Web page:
This is the first of Diego Risquez’ trilogy of avant-garde cinematic treatments of historical subjects. Using a painterly style, it features portraits, still lifes, and scenes shot as tableaux vivants, the film provides an experimental interpretation of the arrival of the Spanish and their domination of the New World, as well as the Venezuelan Independence movement, focusing on the role of Simón Bolívar. There is no dialogue or narration, simply a musical score and the depiction of events from Bolívar’s career.
As Rebel leaders map their strategy for an all-out attack on the Emperor's newer, bigger Death Star. Han Solo remains frozen in the cavernous desert fortress of Jabba the Hutt, the most loathsome outlaw in the universe, who is also keeping Princess Leia as a slave girl.
Meet Joel Goodson, an industrious, college-bound 17-year-old and a responsible, trustworthy son. However, when his parents go away and leave him home alone in the wealthy Chicago suburbs with the Porsche at his disposal he quickly decides he has been good for too long and it is time to enjoy himself.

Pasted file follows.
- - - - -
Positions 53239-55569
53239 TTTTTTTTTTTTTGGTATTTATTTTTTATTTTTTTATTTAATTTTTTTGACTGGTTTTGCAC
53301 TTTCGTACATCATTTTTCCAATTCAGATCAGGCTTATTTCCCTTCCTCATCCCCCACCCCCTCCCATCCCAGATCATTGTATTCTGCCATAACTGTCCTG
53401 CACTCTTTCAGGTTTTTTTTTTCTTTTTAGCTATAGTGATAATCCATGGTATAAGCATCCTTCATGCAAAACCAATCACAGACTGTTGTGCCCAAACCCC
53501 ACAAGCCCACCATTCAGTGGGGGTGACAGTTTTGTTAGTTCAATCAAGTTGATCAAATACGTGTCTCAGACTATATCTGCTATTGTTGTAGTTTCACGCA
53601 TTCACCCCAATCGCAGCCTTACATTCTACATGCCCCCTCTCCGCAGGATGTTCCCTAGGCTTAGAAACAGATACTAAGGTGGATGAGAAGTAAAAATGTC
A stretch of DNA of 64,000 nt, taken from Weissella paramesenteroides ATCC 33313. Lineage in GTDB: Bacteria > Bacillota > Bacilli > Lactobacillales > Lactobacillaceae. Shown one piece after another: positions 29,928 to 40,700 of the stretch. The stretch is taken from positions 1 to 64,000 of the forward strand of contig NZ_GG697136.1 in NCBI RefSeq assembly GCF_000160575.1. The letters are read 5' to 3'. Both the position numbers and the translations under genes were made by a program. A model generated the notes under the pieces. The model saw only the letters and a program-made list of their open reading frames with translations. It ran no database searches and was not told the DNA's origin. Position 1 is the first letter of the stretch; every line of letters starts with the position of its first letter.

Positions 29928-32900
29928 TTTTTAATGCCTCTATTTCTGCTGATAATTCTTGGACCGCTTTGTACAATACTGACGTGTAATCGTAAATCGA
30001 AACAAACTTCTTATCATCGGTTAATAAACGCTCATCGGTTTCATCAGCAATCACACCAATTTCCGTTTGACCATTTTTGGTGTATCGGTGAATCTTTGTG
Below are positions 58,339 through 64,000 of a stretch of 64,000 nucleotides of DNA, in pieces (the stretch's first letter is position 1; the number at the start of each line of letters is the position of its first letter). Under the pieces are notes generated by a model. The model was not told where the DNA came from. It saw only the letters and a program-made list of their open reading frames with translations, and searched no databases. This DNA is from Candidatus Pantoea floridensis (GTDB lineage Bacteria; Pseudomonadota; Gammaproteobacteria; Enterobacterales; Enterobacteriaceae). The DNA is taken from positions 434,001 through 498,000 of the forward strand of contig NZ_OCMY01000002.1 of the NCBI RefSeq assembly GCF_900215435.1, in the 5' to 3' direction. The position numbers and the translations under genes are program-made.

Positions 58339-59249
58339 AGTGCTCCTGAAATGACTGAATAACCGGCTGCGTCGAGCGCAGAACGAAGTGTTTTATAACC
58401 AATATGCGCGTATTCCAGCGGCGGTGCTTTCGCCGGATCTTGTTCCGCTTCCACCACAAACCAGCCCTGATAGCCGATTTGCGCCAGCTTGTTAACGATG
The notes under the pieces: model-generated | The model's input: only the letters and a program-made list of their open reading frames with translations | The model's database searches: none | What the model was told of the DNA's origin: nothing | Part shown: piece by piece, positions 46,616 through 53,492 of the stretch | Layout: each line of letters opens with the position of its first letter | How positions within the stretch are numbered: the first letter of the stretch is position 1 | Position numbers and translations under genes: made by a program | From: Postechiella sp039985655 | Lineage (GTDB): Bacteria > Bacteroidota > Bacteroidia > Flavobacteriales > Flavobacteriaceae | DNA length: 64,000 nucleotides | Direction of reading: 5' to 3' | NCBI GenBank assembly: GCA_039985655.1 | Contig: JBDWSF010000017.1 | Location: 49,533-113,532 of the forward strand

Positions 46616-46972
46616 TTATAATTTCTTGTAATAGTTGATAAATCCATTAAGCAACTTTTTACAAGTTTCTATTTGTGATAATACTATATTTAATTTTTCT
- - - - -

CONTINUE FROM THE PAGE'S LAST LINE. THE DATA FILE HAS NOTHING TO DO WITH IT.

The film portrays a fictional nuclear war between NATO forces and the Warsaw Pact that rapidly escalates into a full scale exchange between the United States and the Soviet Union, focusing on the residents of Lawrence, Kansas, and Kansas City, Missouri, as well as several family farms situated next to nearby nuclear missile silos.
When two poor greasers, Johnny, and Ponyboy are assaulted by a vicious gang, the socs, and Johnny kills one of the attackers, tension begins to mount between the two rival gangs, setting off a turbulent chain of events.
Have you watched Bolívar, a Tropical Symphony yet? What did you think about it?